October 19, 2017

Galen Rowell and Landscape Photography

At the North American Nature Photographers Association (NANPA) blog is an article sharing five things the author learned from working for famed photographer Galen Rowell. They apply equally well to digital photography as film.


Rainbow over Ninepipes Wildlife Refuge, Montana

Also check out this post of tips for all types of photography from Galen's suggestions.

7 Things Galen Rowell Can Teach You About Photography

You can learn more about Galen Rowell from the website of his Mountain Light Gallery which is closing at the end of October. Be sure to watch the video featuring Rowell.

October 13, 2017

Learn Your Camera Settings

If you are disappointed with the sunset pictures you get from your digital camera, try changing the White Balance setting from Automatic to Daylight for colors more like you saw. Learn this and other camera controls to improve your images in Getting to Know Your Digital Camera beginning October 24 in Missoula, Montana. Click here to register. http://tinyurl.com/hqyg9br

October 2, 2017

The Power of Raw

Saving your images in the camera's raw format instead of JPEG gives you much more flexibility to produce a photo as you saw it. In the glaring midday sun of the Augusta, Montana, rodeo, that extra editing room allowed me to reveal all the information in the highlights and shadows of this barrel racer.

Raw image straight from the camera

Raw image after editing with Adobe Camera Raw

You can learn how to get the most from your camera's image in Shooting & Processing Digital Camera Raw Files that begins October 26 at the Lifelong Learning Center in Missoula, Montana. Click here to register.

September 29, 2017

Precise Local Changes with Layers & Masks

It's relatively easy to make changes to our pictures overall. But some photos need adjustments to specific areas without affecting the image as a whole. Using layers and masks in photo editing software like Photoshop Elements lets you precisely apply changes to only those areas that need them.

In this photo of fireweed and burned tree trunks, the bright yellow wood where the bark had fallen off distracts from the plants. Using adjustment layers, I darkened and desaturated the color. Using layer masks limited the effects only to those areas, leaving the rest of the image untouched.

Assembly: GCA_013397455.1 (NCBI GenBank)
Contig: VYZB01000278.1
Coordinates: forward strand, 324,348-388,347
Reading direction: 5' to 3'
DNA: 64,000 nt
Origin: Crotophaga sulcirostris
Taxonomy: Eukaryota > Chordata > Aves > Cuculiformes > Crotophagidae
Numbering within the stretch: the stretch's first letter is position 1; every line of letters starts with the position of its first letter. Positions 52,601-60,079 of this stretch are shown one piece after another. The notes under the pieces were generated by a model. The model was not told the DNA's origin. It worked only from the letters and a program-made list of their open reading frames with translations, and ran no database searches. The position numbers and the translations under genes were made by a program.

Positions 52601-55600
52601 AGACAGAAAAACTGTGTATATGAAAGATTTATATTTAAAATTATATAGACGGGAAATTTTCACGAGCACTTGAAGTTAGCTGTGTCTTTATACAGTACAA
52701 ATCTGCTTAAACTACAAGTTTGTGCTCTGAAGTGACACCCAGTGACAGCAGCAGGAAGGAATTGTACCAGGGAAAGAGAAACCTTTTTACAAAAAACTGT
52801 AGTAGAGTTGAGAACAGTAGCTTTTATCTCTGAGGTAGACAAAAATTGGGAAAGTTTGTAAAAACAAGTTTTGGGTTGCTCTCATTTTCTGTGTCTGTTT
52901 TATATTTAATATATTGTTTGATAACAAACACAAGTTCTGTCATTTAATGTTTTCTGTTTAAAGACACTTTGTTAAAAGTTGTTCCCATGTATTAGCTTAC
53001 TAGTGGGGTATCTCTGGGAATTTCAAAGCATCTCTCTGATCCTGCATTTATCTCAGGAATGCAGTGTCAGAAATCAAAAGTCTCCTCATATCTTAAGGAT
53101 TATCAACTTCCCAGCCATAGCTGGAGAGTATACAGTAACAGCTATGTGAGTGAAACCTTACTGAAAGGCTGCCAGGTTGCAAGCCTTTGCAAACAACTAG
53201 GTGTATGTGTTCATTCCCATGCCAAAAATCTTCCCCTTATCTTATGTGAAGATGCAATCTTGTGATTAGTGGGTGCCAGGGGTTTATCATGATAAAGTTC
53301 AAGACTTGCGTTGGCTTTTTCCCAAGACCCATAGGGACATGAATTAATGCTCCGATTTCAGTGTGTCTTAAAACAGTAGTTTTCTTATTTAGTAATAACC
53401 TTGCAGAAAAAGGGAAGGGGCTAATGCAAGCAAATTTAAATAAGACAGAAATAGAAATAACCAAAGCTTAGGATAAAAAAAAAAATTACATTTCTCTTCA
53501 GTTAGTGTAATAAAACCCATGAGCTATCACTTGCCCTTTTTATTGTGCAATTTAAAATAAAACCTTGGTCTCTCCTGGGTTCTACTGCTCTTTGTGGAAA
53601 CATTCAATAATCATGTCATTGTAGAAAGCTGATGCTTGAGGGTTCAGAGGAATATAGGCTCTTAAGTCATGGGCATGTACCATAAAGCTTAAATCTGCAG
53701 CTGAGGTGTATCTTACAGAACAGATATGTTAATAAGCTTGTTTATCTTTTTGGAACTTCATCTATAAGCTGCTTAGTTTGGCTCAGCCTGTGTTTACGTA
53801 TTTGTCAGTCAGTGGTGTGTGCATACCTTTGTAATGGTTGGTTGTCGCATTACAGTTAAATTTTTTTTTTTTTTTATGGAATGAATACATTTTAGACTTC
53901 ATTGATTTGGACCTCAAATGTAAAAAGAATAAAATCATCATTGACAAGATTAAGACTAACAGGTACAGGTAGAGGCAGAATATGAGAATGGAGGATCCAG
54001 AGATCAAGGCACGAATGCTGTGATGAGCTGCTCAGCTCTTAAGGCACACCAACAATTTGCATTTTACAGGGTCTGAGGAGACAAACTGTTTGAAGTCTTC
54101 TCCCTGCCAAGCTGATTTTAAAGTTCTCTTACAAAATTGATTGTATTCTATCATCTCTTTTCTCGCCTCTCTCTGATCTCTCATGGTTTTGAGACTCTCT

Image before adjustments to tree trunks

Image after specific local changes to the tree trunks

Becoming proficient with adjustment layers and masks in Photoshop Elements opens up another layer of creative control and finesse. You can learn these and other layer techniques in my Photo Editing - Layers & Masks course beginning November 6 at the Lifelong Learning Center in Missoula, Montana. Click here to register.

September 28, 2017

Get Better Color with White Balance

All digital cameras use a setting called White Balance to try to reproduce colors as we see them. However, the automatic white balance setting, which every camera is set to by default, removes the very intense colors of the sunset that inspires us to take the picture in the first place.

To change this automatic setting, you need to switch your camera from total automatic exposure to the equivalent of Program exposure mode, indicated by the letter P on the exposure dial. Program is still automatic, but it's more adjustable than basic automatic.

Canon Exposure Dial set to Program (P)

In Program mode you can change the White Balance from automatic to daylight (indicated by an icon of a sun). The daylight White Balance setting does not try to change the colors in the scene; it records them just as they are. The White Balance control may be a button on the outside of the camera or a choice in the menus.

Sunrise with automatic White Balance

Daylight-Sunny White Balance Icon


Sunrise with daylight (sunny) White Balance